Human Failings in Literature
Paul Claudel is not much remembered today, at least in the English-speaking world. That he is at all is largely due to three famously excised stanzas from a poem by W.H. Auden, his obituary for William Butler Yeats:
Time that is intolerant
Of the brave and innocent,
And indifferent in a week
To a beautiful physique,
Worships language and forgives
Everyone by whom it lives;
Pardons cowardice, conceit,
Lays its honours at their feet.
Time that with this strange excuse
Pardoned Kipling and his views,
And will pardon Paul Claudel,
Pardons him for writing well.
Two days ago I quoted a letter of Yeats in which a literary figure of the day was shown in a state of inebriation (or rather, hangover), and referred to it as "delightful," not because I support drunkenness, but because it seemed humanizing. I felt sympathy.
An online discussion of friends recently touched upon the same topic. Famous poets were quoted. Baudelaire: "It is time to be drunk! So as not to be the martyred slaves of time, be drunk, be continually drunk! On wine, on poetry or on virtue as you wish." And Byron: "Man, being reasonable, must get drunk; the best of life is but intoxication." Stories abound, say, of the infamous drunkenness of Dylan Thomas on his reading circuit in America, even of his death after having imbibed "18 straight whiskies." Recent investigation has shown the cause of death more probably to have been medical malpractice than drinking too much—not to suggest that drinking has not resulted in many a needless death.
The myth persists—both about Thomas's death, and that alcohol somehow serves as a spur to creativity. In all likelihood it does not.
Today, various "sins" which at one time were described as originating in "moral failings"—alcoholism, homosexuality—are now seen to be biologically or genetically determined. (The Old Testament, of course, propounds an anti-scientific view: was not Noah's son punished for having seen his nakedness when he was drunk?) In either case, a predisposition may be inherited.
Bound not by the Old but the New Testament—or not even that—Christians are enjoined to be tolerant and forgiving. In practice, this becomes not always so easy to enforce; as Chesterton noted, a great argument against Christianity is the behavior (and words) of Christians themselves. Yet tolerance does not imply permissiveness: DUI recidivism demands penalty for the protection of society.
What time pardons, or fails to pardon, lies beyond human comprehension; yet it is fairly certain where human sympathies lie. Two poems by the poet Robert Service would suggest that "sinfulness is next to godliness". The religious context would be: one cannot be saved without having sinned; that lamb is beheld most dear which previously was lost. Robert Service, immensely popular in his day, has been a perennial favorite among that part of the population which does not count itself among the literati; which suggests that his empathy reflects the norm, not an irregularity. (I have noted his influence on my verse here.)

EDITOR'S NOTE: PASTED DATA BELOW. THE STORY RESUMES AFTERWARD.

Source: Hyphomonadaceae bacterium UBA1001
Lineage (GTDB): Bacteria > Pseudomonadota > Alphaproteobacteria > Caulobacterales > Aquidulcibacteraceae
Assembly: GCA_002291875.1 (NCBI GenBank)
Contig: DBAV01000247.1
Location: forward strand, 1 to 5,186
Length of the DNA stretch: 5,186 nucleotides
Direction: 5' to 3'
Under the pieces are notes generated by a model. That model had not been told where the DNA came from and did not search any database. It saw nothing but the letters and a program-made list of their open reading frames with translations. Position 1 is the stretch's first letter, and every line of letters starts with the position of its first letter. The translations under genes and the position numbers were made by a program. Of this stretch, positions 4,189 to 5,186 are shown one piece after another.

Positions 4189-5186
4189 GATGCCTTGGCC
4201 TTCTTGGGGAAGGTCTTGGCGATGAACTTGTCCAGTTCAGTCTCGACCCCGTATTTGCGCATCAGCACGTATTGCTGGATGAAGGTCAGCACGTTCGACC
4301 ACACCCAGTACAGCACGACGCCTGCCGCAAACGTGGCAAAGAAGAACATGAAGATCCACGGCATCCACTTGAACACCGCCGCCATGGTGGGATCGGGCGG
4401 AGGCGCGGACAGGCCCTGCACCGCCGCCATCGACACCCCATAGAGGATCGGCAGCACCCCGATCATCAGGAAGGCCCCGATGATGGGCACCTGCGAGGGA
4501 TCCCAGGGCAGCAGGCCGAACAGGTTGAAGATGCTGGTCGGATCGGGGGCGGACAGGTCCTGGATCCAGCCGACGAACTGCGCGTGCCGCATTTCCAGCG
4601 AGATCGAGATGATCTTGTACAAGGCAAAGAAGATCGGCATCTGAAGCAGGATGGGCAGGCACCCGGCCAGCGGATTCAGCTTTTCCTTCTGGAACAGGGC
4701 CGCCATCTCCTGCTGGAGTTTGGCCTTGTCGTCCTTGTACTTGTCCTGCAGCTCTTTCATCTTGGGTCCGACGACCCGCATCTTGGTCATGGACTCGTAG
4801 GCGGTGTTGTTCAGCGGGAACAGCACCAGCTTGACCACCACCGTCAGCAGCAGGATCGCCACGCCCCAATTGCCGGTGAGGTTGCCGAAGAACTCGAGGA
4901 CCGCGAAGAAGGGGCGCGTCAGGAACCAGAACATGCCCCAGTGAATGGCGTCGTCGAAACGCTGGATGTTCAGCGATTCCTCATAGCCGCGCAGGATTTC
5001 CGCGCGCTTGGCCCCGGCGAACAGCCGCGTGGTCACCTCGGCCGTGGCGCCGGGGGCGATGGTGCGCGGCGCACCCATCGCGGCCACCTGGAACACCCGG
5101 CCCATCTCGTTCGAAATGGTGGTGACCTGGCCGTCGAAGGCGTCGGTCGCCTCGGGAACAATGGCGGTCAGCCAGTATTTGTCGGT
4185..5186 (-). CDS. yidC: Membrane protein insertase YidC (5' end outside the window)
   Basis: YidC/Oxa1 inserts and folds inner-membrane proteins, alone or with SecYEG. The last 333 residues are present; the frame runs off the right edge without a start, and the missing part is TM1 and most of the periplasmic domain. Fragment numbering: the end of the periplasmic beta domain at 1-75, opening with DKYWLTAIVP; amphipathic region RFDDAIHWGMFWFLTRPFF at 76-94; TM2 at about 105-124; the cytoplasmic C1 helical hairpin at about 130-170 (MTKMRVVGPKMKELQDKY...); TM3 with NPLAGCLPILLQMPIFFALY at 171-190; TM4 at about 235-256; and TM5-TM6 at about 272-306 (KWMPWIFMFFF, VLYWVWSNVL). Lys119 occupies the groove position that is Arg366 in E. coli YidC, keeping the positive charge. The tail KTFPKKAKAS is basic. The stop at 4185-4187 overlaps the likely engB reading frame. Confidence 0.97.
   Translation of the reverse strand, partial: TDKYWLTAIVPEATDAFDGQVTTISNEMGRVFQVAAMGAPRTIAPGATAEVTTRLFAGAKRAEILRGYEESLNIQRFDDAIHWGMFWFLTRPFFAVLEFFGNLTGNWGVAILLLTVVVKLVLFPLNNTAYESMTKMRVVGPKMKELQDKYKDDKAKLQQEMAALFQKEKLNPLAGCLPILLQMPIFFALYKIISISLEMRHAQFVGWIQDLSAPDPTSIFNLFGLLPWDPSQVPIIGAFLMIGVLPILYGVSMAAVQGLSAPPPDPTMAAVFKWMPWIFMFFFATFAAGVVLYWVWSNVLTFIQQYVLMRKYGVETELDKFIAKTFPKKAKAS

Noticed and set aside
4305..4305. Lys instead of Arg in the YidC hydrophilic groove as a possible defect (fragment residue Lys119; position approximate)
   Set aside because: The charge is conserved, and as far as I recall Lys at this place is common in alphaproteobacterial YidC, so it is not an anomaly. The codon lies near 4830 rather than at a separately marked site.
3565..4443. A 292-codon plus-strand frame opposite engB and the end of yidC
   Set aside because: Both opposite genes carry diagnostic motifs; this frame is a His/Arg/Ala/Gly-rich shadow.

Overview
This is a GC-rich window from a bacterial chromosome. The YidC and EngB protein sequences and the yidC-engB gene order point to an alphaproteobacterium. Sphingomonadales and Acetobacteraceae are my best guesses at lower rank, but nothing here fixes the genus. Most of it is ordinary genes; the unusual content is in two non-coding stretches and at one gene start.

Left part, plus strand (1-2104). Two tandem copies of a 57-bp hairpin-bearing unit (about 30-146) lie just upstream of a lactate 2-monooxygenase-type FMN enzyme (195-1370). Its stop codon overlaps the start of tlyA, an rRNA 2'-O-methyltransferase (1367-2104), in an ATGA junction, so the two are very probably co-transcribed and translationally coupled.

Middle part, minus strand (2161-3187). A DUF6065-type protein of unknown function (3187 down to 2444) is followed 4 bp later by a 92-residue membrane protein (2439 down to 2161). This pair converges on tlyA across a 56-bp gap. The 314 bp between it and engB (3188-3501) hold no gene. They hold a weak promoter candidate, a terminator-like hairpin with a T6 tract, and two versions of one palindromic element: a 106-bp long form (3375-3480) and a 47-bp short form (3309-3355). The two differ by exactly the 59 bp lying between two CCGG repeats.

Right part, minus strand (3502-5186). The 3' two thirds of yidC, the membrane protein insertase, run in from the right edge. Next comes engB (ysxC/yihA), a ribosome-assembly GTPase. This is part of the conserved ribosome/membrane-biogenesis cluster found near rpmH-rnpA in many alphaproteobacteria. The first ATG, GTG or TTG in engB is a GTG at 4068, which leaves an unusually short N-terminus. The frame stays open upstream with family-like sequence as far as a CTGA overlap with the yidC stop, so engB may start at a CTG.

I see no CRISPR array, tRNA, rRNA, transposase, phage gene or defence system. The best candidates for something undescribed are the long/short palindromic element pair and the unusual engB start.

These are his poems:
Gods in the Gutter
I dreamed I saw three demi-gods who in a cafe sat,
And one was small and crapulous, and one was large and fat;
And one was eaten up with vice and verminous at that.
The first he spoke of secret sins, and gems and perfumes rare;
And velvet cats and courtesans voluptuously fair:
"Who is the Sybarite?" I asked. They answered: "Baudelaire."
The second talked in tapestries, by fantasy beguiled;
As frail as bubbles, hard as gems, his pageantries he piled;
"This Lord of Language, who is he?" They whispered "Oscar Wilde."
The third was staring at his glass from out abysmal pain;
With tears his eyes were bitten in beneath his bulbous brain.
"Who is the sodden wretch?" I said. They told me: "Paul Verlaine."
Oh, Wilde, Verlaine and Baudelaire, their lips were wet with wine;
Oh poseur, pimp and libertine! Oh cynic, sot and swine!
Oh votaries of velvet vice! . . . Oh gods of light divine!
Oh Baudelaire, Verlaine and Wilde, they knew the sinks of shame;
Their sun-aspiring wings they scorched at passion's altar flame;
Yet lo! enthroned, enskied they stand, Immortal Sons of Fame.
I dreamed I saw three demi-gods who walked with feet of clay,
With cruel crosses on their backs, along a miry way;
Who climbed and climbed the bitter steep to which men turn and pray.
The God of Scribes looked down and saw
The bitter band of seven,
Who had outraged his holy law
And lost their hope of Heaven:
Came Villon, petty thief and pimp,
And obscene Baudelaire,
And Byron with his letcher limp,
And Poe with starry stare.
And Wilde who lived his hell on earth,
And Burns, the baudy bard,
And Francis Thompson, from his birth
Malevolently starred. . . .
As like a line of livid ghosts
They stared to Paradise,
The galaxy of Heaven's hosts
Looked down in soft surmise.
Said God: "You bastards of my love,
You are my chosen sons;
Come, I will set you high above
These merely holy ones.
Your sins you've paid in gall and grief,
So to these radiant skies,
Seducer, drunkard, dopester, thief,
I am your Father, fond and just,
And all your folly see;
Your beastiality and lust
I also know in me.
You did the task I gave to you . . .
Arise and sit beside
My Son, the best belovèd, who
Was also crucified.